# Strange plot results from NDSolve with ExplicitEuler

The following code attempts to plot Euler approximations to an autonomous system of ODEs of the form $x'=y$, $y'=-x$. Click at a point $(x_0,y_0)$ in the $xy$-window to generate a plot based on the ExactEuler method using NDSolve on the time interval [0,$t_f$] with step size $h$ and initial values $x(0)=x_0, y(0)=y_0$

Panel@DynamicModule[{g = {}, p = {}, sol, x0, y0, tf, h},
sol[{x0_, y0_}, h_] := {x[t], y[t]} /.
First@NDSolve[{x'[t] == y[t], y'[t] == -x[t], x[0] == x0,
y[0] == y0}, {x, y}, {t, -10, 10},
Method -> {"FixedStep", Method -> "ExplicitEuler"},
StartingStepSize -> h, MaxStepFraction -> 1];
Column[{
Row[{Control[{{tf, Pi, Style["tf ="]}, ImageSize -> 40}], Spacer[30],
Control[{{h, 1.0, Style["h ="]}, ImageSize -> 40}], Spacer[220],
Button[Style["Delete all solutions"], g = {}; p = {},
ImageSize -> {Automatic, 25}]}],
ClickPane[
Dynamic@Show[
ParametricPlot[g, {t, -tf, tf}, PlotRange -> {{-2, 2}, {-2, 2}},
PlotPoints -> Ceiling[tf/h], MaxRecursion -> 0,
ImageSize -> 400, Axes -> None, Frame -> True,
PlotLabel -> Dynamic[Style[MousePosition["Graphics"]]]],
Graphics[{PointSize[Large], Point[p]}]],
(AppendTo[g, sol[#, h]]; AppendTo[p, #]) &]}]]


The strange plots are illustrated below. Start with the upper left plot; the solution through the point $(0,0.5)$ with $h=1.0$ on the time interval $[0,2\pi]$ looks reasonable. For the upper right plot set $h=0.5$ and click on the point $(0,0.5)$ to obtain a second solution through $(0,0.5)$. Note how the first solution (with $h=1.0)$ has shifted. The lower right plot shows a third solution through $(0,0.5)$ with $h=0.25$. Note how the first two solutions morphed into new curves. The situation becomes even weirder in the lower right plot when the solution through $(0,0.5)$ with $h=0.1$ as added. Note how the polygonal form of the $h=1.0)$ solution has morphed into a smooth curve.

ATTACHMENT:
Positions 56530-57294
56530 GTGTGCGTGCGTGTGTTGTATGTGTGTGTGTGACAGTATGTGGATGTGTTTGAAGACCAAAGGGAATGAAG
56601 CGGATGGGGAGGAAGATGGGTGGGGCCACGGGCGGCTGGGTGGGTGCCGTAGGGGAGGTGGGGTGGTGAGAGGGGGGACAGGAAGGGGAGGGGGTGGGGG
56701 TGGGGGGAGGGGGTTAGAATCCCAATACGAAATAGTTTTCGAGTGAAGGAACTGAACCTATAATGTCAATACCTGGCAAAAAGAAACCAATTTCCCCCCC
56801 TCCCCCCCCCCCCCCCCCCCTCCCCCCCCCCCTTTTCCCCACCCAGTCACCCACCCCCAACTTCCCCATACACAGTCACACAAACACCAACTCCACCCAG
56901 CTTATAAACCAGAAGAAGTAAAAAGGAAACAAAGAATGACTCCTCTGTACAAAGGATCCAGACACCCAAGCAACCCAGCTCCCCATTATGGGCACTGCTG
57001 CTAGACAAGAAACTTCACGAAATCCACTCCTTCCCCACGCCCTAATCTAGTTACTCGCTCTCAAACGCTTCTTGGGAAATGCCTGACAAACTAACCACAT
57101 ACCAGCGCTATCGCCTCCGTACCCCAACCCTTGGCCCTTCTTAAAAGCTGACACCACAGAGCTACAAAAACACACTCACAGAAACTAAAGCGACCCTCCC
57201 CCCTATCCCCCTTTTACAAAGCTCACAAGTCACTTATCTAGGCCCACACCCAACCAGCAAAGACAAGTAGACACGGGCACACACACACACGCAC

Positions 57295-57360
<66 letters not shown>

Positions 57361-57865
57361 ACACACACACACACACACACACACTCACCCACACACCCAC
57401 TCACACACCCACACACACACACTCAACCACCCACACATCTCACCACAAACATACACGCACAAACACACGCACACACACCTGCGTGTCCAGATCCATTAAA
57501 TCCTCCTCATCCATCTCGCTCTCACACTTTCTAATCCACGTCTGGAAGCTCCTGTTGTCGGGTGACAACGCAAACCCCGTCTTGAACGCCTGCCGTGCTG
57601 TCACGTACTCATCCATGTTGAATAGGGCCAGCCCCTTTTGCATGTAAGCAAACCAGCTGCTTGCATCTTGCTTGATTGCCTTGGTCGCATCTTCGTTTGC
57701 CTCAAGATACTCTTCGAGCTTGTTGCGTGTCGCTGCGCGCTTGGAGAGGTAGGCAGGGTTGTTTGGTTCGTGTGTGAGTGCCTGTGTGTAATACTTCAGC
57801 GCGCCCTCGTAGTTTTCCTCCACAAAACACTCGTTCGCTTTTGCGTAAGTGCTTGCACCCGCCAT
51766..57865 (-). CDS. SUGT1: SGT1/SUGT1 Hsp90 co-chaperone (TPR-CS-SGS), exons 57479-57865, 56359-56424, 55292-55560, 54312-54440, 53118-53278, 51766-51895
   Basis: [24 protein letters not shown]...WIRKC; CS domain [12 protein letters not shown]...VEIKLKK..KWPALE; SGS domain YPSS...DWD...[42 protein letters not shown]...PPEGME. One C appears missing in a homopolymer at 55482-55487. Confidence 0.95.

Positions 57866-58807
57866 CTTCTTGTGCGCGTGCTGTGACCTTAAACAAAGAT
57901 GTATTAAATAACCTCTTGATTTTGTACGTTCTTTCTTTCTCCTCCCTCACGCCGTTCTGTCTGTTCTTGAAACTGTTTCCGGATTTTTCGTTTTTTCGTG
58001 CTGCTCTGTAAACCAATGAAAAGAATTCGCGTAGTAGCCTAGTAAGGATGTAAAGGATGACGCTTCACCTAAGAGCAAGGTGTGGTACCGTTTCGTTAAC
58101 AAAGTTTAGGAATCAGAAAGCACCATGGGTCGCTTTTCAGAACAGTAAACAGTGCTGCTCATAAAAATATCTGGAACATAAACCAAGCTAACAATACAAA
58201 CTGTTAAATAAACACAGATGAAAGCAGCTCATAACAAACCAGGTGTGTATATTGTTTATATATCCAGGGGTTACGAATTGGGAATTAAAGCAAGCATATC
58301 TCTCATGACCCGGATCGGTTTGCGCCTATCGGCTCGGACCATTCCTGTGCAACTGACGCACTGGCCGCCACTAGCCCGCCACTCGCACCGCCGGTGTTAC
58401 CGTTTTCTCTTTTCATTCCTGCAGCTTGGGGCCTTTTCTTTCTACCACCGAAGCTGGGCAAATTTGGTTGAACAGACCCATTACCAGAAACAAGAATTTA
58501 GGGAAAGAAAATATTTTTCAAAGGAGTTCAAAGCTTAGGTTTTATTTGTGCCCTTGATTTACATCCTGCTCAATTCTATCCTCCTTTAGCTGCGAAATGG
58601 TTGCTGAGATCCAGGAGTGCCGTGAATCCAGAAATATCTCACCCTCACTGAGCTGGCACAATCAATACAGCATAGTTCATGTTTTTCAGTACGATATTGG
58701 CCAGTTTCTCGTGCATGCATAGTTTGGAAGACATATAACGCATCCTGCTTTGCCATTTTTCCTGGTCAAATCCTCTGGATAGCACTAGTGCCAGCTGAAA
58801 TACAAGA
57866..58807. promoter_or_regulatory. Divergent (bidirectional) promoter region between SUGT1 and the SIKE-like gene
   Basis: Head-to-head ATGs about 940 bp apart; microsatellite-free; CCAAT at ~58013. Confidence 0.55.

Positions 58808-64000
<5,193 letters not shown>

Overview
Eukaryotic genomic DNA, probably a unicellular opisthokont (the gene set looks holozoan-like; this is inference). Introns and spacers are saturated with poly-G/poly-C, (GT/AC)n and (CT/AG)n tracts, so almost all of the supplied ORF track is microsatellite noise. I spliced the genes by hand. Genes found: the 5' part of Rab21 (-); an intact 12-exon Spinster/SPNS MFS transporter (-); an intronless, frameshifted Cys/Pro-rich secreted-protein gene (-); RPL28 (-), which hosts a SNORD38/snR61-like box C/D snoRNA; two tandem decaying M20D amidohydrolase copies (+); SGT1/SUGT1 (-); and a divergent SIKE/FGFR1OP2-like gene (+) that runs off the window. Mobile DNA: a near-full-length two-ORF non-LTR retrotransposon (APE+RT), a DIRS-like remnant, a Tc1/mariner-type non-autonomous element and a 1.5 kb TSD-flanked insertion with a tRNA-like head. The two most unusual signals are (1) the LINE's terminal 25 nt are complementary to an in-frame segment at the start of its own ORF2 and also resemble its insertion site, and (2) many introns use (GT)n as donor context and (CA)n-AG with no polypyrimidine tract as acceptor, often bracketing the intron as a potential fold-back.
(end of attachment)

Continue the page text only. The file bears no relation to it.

It gets weirder still when the plotting interval is expanded to go backward in time (by modifying the time interval for ParametricPlot to be $[-t_f,t_f]$. The next image shows plots of "solutions" on $[-\pi,\pi]$ with $h=1.0$ produced by random clicks in the $xy$-plane. Notice how each solution is disjoint from it's initial point.

I suspect that the strange behavior may be result from my improper use of the PlotPoints and MaxRecursion options for ParametricPlot. Although I can code the Euler method directly from its simple formula, I need to stick with the NDSolve method and the same AppendTo construction you see in my code.

I don't know how to resolve these issues.

• The problem seems to be due to the fact that NDSolve[] is performing cubic Hermite interpolation by default. Unfortunately, even when I tried explicitly setting InterpolationOrder -> 1 in NDSolve[], I still got a cubic interpolant. Hmm... – J. M.'s technical difficulties Aug 22 '17 at 11:53
• Your second problem (the lines not going through the initial point) probably has to do with the fact that the you have evaluated each curve at an even number of points (4), but the original grid from your Euler integration used an odd number of points. This may be one of those rare times when it is useful to reach under the hood and grab the data underlying the interpolating function that NDSolve returns. – Erich Mueller Aug 22 '17 at 11:54